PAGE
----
It is possible to test tall fescue grass or seed to determine if the infective fungus is present. And noninfected varieties of fescue have been developed, although they are not as hardy. Also, drugs have recently become available that help to offset some of the toxic effects of infected fescue. But the absolute best prevention remains to avoid feeding tall fescue grass, and that means pasture, hay, and haylage during the last trimester.
Pregnant mares should be vaccinated for equine herpes virus 1 at five, seven, and nine months of gestation. Equine herpes virus 1 is a common cause of late term spontaneous abortion in horses and may also cause respiratory and central nervous system disease. To reduce the risk of exposure to equine herpes virus, you'll also want to isolate your pregnant mares from other horses that have a history of respiratory tract disease or spontaneous abortion.
Vaccination against common equine diseases such as equine encephalomyelitis, tetanus, rhinopneumonitis, and influenza should be performed one month before the expected foaling date to promote high immunoglobulin concentrations in the colostrum. The foal is completely dependent on colostrurm for its ability to fight infections. Vaccinating the mare before foaling will ensure that the foal will be able to mount an effective immune response against many of the diseases it is likely to encounter after birth.
If the mare is to be moved to a different farm to foal, this should be done at least one month beforehand to allow her to produce antibodies against any diseases present in the new environment.
Deworm your broodmare during the last month of gestation to reduce parasite burdens and decrease the number of eggs to which the foal may be exposed. Most currently available dewormers are safe for pregnant mares. Some veterinarians recommend deworming one or two days after foaling to reduce the foal's risk of contracting roundworms or small stomach worms.
Normal gestational length — calculated from the last day the mare stood for breeding — ranges from 320 to 350 days. You'll find accurate breeding records very useful for predicting foaling times, allowing you to keep an eye on your mare during the days that foaling is expected.
Prolonged gestation (greater than 350 days) doesn't necessarily indicate an abnormality, especially if the mare has no history of exposure to infected tall fescue grass. Prolonged gestation may occur normally in mares bred early in the year, in those carrying colts, and in those that are undernourished during the second half of gestation.
Late-term foals may be examined using ultrasound. Your veterinarian may want to examine the placenta and determine the fetal heart rate, which can be an indicator of fetal stress.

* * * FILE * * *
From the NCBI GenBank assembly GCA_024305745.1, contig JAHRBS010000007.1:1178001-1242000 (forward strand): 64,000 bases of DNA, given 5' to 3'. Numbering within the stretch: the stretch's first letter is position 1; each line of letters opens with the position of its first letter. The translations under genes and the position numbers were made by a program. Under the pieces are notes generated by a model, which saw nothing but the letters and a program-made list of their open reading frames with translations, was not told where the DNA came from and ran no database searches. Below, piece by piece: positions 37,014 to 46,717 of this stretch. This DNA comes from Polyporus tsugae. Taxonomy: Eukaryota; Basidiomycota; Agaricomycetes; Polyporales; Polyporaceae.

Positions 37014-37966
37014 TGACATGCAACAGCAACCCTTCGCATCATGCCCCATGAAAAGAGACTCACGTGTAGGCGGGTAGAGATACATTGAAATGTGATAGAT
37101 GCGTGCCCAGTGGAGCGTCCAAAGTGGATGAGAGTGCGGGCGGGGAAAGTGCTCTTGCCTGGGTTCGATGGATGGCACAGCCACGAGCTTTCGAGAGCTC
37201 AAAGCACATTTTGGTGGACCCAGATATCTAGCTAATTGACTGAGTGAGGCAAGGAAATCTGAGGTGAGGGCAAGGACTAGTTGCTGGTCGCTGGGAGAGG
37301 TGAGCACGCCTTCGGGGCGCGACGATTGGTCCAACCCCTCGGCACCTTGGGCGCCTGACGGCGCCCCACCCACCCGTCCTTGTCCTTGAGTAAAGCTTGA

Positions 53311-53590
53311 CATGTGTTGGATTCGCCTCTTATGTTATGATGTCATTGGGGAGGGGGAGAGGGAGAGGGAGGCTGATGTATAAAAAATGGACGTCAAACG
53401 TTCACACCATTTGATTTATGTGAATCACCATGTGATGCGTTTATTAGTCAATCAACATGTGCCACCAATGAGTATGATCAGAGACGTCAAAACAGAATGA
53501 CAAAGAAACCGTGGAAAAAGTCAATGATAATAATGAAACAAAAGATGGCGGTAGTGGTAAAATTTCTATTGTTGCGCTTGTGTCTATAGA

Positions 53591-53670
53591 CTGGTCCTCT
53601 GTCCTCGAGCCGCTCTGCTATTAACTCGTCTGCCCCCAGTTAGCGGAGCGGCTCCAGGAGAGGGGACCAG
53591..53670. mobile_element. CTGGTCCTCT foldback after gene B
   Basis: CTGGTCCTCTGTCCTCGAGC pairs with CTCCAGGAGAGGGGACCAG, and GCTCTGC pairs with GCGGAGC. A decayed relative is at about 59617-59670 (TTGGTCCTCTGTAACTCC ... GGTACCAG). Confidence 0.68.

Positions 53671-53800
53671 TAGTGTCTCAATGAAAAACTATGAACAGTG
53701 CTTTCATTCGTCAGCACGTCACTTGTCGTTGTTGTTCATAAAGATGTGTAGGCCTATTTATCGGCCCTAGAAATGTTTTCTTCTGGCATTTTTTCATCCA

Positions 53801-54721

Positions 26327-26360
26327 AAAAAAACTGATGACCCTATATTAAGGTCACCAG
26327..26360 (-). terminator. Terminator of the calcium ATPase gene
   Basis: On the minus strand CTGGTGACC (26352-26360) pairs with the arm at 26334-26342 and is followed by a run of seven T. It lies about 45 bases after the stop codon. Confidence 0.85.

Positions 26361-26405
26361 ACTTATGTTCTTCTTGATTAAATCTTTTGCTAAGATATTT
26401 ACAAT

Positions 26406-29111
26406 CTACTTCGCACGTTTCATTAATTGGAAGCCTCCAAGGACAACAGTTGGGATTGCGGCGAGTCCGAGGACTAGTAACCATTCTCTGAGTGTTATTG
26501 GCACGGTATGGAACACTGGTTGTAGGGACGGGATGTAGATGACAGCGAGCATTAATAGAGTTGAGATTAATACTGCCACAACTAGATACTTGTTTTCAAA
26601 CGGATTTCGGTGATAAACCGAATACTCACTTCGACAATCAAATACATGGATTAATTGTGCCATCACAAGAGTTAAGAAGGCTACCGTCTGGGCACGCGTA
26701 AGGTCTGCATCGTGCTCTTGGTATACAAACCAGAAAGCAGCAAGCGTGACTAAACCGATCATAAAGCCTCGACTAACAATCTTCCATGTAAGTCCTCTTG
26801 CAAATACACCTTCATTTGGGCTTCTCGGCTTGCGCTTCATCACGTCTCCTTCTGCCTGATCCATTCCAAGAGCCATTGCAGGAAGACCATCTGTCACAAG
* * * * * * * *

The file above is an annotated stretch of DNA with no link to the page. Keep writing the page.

It is difficult to predict foaling times based on udder development, appearance of udder secretions, and relaxation of the tail head and other pelvic ligaments. However, frequent examination may allow a reasonable guess as to when foaling is imminent. Usually, the mare's udder will not appear to enlarge until three to 30 days before foaling. Maiden mares may not develop an enlarged udder until one to two days before foaling.
Normal colostrum ranges from honey-like to thick and yellowish. As foaling approaches, some mares may leak colostrum and it may accumulate on the teat ends (waxing). If the mare leaks enough, you can milk her periodically before foaling, freeze the colostrum, and give it to the foal after birth.
Water hardness tests and some tests specifically made for use in mares may be used to predict when mares will foal. These tests measure colostral concentration of calcium, which increases as the mare approaches her foaling date. However, these tests are more useful to predict when a mare will not foal, rather than when she definitely will. Several electronic devices are also available that set off a remote alarm when the foal passes through the birth canal.
Be sure foaling stalls are disinfected, clean, warm, and dry. The stall should be large enough to easily accommodate the mare, foal, and anyone who assists during foaling. Mares are very likely to lie down during foaling and so there must be enough room for the mare to stand up easily. If foaling appears imminent the mare's vulva may be washed with an antibacterial soap and her tail wrapped to minimize contamination.
Most mares will foal at night or very early in the morning. Labor progresses through three stages. During the first stage, the foal positions itself for delivery, a process that can take anywhere from 30 minutes to four hours. During this stage, the mare may appear uncomfortable and show clinical signs resembling colic, such as sweating and pawing at the ground or at its abdomen. Second-stage labor begins with rupture of the fetal membranes (water breaks) and ends with delivery of the foal. This stage is normally very rapid and should not exceed 40 minutes. If the foal is not delivered within this period of time, a true emergency exists and you should call your veterinarian. Third-stage labor involves passage of the placenta and should be complete within four hours. After the placenta is passed, carefully examine it for missing pieces. It's important that no part of the afterbirth remain in the uterus. Retained placenta in mares can cause serious complications, including founder (laminitis) and severe uterine infections, that require veterinary attention.
Breeding mares and following them through gestation to foaling can be a very rewarding experience. Good preventive health care along the way will increase the chances of a healthy mare and foal. Your veterinarian is the best source of advice for health cafe and any problems that may be a concern in your area.